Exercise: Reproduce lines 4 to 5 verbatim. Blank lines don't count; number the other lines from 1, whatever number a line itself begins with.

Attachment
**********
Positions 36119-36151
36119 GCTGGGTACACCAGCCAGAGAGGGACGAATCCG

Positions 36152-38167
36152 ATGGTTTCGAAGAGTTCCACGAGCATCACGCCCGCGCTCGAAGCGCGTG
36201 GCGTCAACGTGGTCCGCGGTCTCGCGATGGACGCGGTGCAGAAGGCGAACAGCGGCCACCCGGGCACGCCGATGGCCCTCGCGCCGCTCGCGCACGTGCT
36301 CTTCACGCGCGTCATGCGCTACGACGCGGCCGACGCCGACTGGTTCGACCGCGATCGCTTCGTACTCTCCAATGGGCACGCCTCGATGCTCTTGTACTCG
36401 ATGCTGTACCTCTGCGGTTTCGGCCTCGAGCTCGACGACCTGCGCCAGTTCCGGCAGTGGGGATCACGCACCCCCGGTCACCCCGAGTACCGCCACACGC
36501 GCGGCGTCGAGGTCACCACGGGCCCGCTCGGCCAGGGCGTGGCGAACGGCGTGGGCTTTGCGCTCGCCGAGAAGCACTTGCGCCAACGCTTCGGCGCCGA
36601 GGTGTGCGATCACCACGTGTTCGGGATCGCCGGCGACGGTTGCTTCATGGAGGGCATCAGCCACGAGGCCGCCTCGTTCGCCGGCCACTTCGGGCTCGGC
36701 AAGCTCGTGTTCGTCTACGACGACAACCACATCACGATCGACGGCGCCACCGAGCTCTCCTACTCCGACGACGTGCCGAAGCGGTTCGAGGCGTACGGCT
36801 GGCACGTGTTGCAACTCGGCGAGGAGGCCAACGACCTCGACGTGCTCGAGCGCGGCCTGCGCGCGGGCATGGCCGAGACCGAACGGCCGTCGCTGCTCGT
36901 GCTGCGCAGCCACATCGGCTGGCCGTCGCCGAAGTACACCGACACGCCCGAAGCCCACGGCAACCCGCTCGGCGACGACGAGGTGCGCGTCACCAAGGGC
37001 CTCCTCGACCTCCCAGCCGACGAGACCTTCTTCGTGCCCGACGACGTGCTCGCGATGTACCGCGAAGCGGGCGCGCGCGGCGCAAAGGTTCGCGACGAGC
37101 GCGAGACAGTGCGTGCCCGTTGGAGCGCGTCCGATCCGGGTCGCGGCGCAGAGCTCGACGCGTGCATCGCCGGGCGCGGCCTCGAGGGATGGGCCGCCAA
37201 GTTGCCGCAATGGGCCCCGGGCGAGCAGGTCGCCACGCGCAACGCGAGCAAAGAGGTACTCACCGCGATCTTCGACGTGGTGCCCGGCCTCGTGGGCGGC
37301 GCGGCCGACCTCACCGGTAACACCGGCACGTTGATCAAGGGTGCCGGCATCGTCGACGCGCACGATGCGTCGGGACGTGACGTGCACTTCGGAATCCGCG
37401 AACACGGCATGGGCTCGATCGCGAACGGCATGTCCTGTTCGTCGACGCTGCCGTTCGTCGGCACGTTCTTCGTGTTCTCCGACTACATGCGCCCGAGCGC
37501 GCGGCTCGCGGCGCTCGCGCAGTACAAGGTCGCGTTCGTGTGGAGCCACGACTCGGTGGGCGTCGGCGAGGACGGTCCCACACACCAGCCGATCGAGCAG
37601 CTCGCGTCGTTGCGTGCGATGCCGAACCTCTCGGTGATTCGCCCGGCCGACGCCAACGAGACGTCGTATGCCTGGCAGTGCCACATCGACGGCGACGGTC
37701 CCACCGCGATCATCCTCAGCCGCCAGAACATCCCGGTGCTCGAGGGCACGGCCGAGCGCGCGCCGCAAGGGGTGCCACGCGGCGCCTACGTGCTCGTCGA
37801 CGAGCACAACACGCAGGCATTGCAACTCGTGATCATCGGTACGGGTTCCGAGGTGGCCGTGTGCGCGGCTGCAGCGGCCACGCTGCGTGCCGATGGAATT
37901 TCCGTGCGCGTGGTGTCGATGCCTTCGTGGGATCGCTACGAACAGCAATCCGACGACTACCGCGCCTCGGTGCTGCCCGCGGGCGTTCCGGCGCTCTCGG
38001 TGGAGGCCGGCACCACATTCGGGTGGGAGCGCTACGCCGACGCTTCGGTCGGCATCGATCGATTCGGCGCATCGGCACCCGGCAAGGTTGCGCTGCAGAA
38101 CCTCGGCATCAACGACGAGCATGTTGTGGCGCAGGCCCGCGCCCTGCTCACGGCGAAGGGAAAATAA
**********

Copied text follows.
36152 ATGGTTTCGAAGAGTTCCACGAGCATCACGCCCGCGCTCGAAGCGCGTG
36201 GCGTCAACGTGGTCCGCGGTCTCGCGATGGACGCGGTGCAGAAGGCGAACAGCGGCCACCCGGGCACGCCGATGGCCCTCGCGCCGCTCGCGCACGTGCT